“El Faro” Roman villa and baths (Hydraulic Heritage)
• Heritage Value: Low
• Landscape Value: Medium
• Condition: Low state of repair
• Type of hydraulic structure: Baths
• Stage of the Great Málaga Path: Stage 3
• Where to find it: Torrox
• Period: 1st - 2nd centuries CE
• Architect: Unknown
• UTM Coordinates: 414471,1869, 4065135,792
HOW TO FIND IT
The ruins lie next to the Torrox lighthouse (Faro in Spanish), on a narrow cape by the village of Torrox. Take the N-340 road. The site is 41 km from Málaga and 20 km from Vélez-Málaga.
These Roman sites originated in the 1st century BCE and lasted until the 5th century CE. They have been linked to the Roman city of Caviclum, mentioned in classical sources as an official stop on the road from Castulo to Malaca.
The earliest human presence was detected at the Neolithic site of Los Caserones, where settlements and factories were discovered. One of the most intensively-studied periods is the Roman era, to which the maritime village or Caviclum belongs. This 1st-to-4th-century archaeological complex is located near Torrox lighthouse, the site of the Castillo Bajo. It comprises hot baths, a villa featuring mosaics and pottery kilns that once produced the amphorae used to store the Roman sauce known as garum and salt fish at the fish factory, whose troughs were utilised in the necropolis subsequently built here. The arrival of the Arabs saw the area gain new momentum in the shape of agricultural activity, handicrafts and industry (dyed silk), with a total of eight hamlets springing up at Alhandiga, Almedina, Arcos, Benamayor, Cajaula, Lautín,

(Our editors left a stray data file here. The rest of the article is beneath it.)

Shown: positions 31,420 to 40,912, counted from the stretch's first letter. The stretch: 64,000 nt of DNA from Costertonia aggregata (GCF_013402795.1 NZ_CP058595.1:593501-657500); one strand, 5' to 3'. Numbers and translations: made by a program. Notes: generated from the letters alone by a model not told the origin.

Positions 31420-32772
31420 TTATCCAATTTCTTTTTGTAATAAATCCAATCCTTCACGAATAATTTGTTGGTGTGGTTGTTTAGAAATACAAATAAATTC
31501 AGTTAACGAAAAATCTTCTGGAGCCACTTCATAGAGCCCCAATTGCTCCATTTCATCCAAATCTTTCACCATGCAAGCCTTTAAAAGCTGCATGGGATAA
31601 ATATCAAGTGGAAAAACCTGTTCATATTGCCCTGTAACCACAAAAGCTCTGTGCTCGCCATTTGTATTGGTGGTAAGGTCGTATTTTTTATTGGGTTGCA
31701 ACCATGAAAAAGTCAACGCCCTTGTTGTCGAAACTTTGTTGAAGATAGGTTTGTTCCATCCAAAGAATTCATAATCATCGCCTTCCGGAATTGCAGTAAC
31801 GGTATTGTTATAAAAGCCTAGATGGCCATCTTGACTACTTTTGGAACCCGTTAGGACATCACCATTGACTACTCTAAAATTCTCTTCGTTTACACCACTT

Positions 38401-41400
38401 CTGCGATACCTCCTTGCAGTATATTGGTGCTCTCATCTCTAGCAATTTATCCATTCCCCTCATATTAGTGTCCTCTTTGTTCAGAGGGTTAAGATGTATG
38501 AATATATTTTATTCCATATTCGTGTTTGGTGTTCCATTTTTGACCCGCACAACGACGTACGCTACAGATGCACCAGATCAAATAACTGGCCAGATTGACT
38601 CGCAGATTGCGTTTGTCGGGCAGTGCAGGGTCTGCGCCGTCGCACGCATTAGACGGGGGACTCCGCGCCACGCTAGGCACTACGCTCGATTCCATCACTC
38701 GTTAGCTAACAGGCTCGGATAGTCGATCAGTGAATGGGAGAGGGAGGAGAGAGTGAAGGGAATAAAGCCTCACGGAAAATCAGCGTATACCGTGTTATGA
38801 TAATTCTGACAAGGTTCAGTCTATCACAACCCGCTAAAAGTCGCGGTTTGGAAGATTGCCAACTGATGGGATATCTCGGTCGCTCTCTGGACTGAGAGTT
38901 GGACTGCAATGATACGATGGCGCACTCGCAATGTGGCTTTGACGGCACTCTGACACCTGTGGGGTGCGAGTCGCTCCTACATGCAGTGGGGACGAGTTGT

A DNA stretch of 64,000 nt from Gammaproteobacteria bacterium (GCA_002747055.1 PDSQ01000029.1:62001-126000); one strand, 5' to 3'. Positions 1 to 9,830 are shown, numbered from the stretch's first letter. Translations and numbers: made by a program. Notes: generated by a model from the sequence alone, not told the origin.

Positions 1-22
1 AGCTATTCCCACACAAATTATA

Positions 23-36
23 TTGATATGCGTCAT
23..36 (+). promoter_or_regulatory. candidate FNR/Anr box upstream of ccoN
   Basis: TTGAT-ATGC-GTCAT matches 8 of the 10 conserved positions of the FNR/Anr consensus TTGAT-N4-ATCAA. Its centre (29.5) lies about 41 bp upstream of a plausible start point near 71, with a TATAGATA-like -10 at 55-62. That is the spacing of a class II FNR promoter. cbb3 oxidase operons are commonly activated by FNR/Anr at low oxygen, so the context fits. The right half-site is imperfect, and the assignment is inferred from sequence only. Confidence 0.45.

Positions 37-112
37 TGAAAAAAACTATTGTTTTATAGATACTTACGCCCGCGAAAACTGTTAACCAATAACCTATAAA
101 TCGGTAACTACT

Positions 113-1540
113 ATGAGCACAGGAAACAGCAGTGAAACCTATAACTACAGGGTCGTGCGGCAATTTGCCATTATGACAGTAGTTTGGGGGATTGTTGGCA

Lugarejo and Periana. During the Moorish uprising in 1569, many would take part in the burning of houses and mills and the fortress before being defeated at the Battle of El Peñón de Frigiliana.
The excavations and historical sources available confirm that this site was once a significant production and export centre for both fish and agricultural produce linked to the town of Caviclum, which, according to Antoninus’ Itinerary, stood between the villages of Sexi (Almuñécar) and Menoba (at the mouth of the River Vélez).
Unfortunately, the development of the area around the lighthouse has swept away a series of other elements which would have completed our knowledge of this key location. As a result, the part of it that remains has acquired even greater importance as a testimony to our rich cultural history.
It was discovered and excavated in 1905, the year the lighthouse was built. An extensive series of rooms arranged around a peristyle was discovered, of which only a small area to the west, re-excavated in 1940, remains uncovered.
The part that is visible today consists of several rooms laid out around a little atrium with an impluvium (a little water trough). Although the building materials used were poor (slate and stone blocks bound together with sand and limestone), the finished construction was considerably more luxurious in appearance, its walls covered with stuccowork painted in red and ochre. In addition, the floor was decorated with mosaics, some remains of which can still be found here, while others are on display at the Museo Arquelógico de Málaga. The villa would have experienced its golden age in the 3rd century CE.